Section 28: What was Margaret Thatcher's controversial law and how did it affect the lives of LGBT+ people?

Reviled clause that banned discussion of same-sex relationships in schools left damaging legacy that still endures

Joe Sommerlad
Friday 25 May 2018 14:44 BST
1988 BBC Six O'Clock News disrupted by lesbian protestors braking into the newsroom to protest Section 28

Today marks 30 years since Margaret Thatcher's Conservative government introduced its highly controversial Section 28 legislation.

The clause, part of the Local Government Act 1988, banned the "promotion" of homosexuality by local authorities and in Britain's schools.

A successor to the Local Government Act 1986 (Amendment) Bill introduced by the Earl of Halsbury that had pushed the same agenda, the clause meant in practice that teachers were prohibited from discussing even the possibility of same-sex relationships with students.

Councils were meanwhile forbidden from stocking libraries with literature or films that contained gay or lesbian themes, forcing young people to look elsewhere for educational material, finding solace in novels like Jeanette Winterson's Oranges Are Not the Only Fruit (1985) and the positive examples set by the era's "out" or androgynous pop stars.

Thatcher's law was met with uproar from LGBT+ activists. Three lesbian protesters abseiled from the public gallery of the House of Lords to the chamber before being hustled away by attendants, a spectacular sight that made national news and helped draw attention to their cause. Their actions were commemorated last year when an unofficial blue plaque was placed at Parliament by a group calling themselves the Sexual Avengers.

Margaret Thatcher at the Conservative Party Conference, June 1987
Margaret Thatcher at the Conservative Party Conference, June 1987 (Keystone/Hulton Archive/Getty)

Activists also stormed the BBC on 23 May 1988, handcuffing themselves to a TV camera and disrupting a broadcast of The Six O'Clock News presented by Sue Lawley and Nicholas Witchell.

In Manchester, more than 20,000 people marched against Section 28 while the actor Ian McKellen came out publicly for the first time in order to voice his opposition.

Ms Thatcher, responsible for the first new homophobic law to be introduced in a century, had voiced her opposition to gay rights at the 1987 Conservative Party Conference in Blackpool.

"Children who need to be taught to respect traditional moral values are being taught that they have an inalienable right to be gay," she said.

"All of those children are being cheated of a sound start in life. Yes, cheated."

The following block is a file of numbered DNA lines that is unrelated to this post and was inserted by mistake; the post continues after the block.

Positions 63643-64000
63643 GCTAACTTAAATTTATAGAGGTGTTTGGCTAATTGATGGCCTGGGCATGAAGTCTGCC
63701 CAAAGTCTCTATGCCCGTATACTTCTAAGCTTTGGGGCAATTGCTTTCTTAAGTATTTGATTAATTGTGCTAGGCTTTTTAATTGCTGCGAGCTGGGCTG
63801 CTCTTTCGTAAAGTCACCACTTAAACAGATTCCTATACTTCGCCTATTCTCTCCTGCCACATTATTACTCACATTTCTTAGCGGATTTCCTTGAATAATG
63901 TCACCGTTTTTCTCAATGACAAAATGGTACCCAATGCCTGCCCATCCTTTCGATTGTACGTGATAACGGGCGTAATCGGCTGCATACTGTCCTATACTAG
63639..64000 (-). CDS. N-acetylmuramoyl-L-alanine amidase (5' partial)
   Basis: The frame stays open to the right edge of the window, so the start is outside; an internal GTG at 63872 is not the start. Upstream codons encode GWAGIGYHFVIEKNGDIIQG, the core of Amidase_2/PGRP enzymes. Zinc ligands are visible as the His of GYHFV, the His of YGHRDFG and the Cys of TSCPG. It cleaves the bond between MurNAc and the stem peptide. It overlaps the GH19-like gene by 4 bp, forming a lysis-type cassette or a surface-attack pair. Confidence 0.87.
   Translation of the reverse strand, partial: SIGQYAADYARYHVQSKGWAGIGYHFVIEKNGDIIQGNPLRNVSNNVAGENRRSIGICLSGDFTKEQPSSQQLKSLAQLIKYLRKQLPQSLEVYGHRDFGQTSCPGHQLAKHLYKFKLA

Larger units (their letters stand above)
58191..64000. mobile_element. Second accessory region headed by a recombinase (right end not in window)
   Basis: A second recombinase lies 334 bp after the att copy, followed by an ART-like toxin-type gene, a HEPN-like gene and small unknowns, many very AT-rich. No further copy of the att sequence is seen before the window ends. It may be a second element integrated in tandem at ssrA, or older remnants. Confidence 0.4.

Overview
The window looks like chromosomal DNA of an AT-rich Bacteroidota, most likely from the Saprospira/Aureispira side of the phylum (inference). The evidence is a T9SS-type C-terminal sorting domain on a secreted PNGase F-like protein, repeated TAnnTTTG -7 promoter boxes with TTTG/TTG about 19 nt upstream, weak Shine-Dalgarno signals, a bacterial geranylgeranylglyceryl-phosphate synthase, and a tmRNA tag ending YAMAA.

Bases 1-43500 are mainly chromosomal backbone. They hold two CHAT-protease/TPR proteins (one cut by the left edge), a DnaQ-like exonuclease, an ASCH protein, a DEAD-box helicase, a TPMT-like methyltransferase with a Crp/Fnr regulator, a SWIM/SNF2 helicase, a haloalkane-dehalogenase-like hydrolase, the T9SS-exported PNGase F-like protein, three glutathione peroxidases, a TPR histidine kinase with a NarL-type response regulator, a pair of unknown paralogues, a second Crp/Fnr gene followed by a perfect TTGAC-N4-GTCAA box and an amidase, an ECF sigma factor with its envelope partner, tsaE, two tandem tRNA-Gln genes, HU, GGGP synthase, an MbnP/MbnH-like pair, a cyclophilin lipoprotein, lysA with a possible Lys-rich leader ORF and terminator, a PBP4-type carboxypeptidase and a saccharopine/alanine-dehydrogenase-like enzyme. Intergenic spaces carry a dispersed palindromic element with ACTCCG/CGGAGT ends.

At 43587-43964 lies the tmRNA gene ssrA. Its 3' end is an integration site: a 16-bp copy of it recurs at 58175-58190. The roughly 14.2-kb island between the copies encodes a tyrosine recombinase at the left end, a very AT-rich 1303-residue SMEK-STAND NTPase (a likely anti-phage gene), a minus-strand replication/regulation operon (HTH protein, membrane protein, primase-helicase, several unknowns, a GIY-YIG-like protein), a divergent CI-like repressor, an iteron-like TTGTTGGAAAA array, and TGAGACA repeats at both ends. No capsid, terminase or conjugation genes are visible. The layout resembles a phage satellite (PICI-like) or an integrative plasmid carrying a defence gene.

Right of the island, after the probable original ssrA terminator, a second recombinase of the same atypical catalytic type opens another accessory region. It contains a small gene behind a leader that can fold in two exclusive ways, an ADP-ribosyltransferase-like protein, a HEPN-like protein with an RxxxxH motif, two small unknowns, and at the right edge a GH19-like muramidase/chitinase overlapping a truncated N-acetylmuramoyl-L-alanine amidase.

She was emboldened to express her prejudice by a rise in homophobia exacerbated by the AIDS/HIV crisis and its hostile coverage in the right-wing tabloid press.

The Tories capitalised on this sentiment in that same year's election campaign, suggesting that Labour was intent on seeing pro-LGBT+ books taught in school, a powerful piece of rhetoric at a time when the 75 per cent of the population believed homosexuality was "always or mostly wrong", according to a contemporary British Social Attitudes survey.

Section 28 marked a disturbing backwards step for tolerance and inclusivity after the strides made by the British LGBT+ movement since the decriminalisation of male homosexuality in 1967, a surge of progress that had seen activists forge alliances with Labour unions and the National Union of Mineworkers, as depicted in the film Pride (2014), and the election of Margaret Roff, Britain's first "out" lesbian mayor, in Manchester in 1985.

The pernicious influence of the clause unquestionably played a huge role in legitimising hate and reinforcing playground homophobia and bullying, demonising LGBT+ children and ensuring many stayed imprisoned in the closet for fear of social reprisals or disapproval.

The clause endured until it was repealed in Scotland on 21 June 2001 and in the rest of the UK on 18 November 2003.

Tory leader and later PM David Cameron apologised for Section 28 as a "mistake" on 1 July 2009.

Its timely passing arguably represented a watershed moment for LGBT+ rights in Britain and marked progress has since been made, a process facilitated by the emergence of Twitter as a platform for cultivating more sensitive attitudes towards questions of representation and diversity.

The number of LGBT+ teachers rose from 5 per cent to 9 per cent between 2014 and 2018, according to new data from Teach First, with many motivated in their choice of career explicitly because of their own experiences as children being unable to address their sexuality in the classroom.

However, as Stonewall has pointed out, the damaging legacy of Section 28 remains and just 13 per cent of pupils say they have been taught about how to be part of a healthy same-sex relationship in the classroom.

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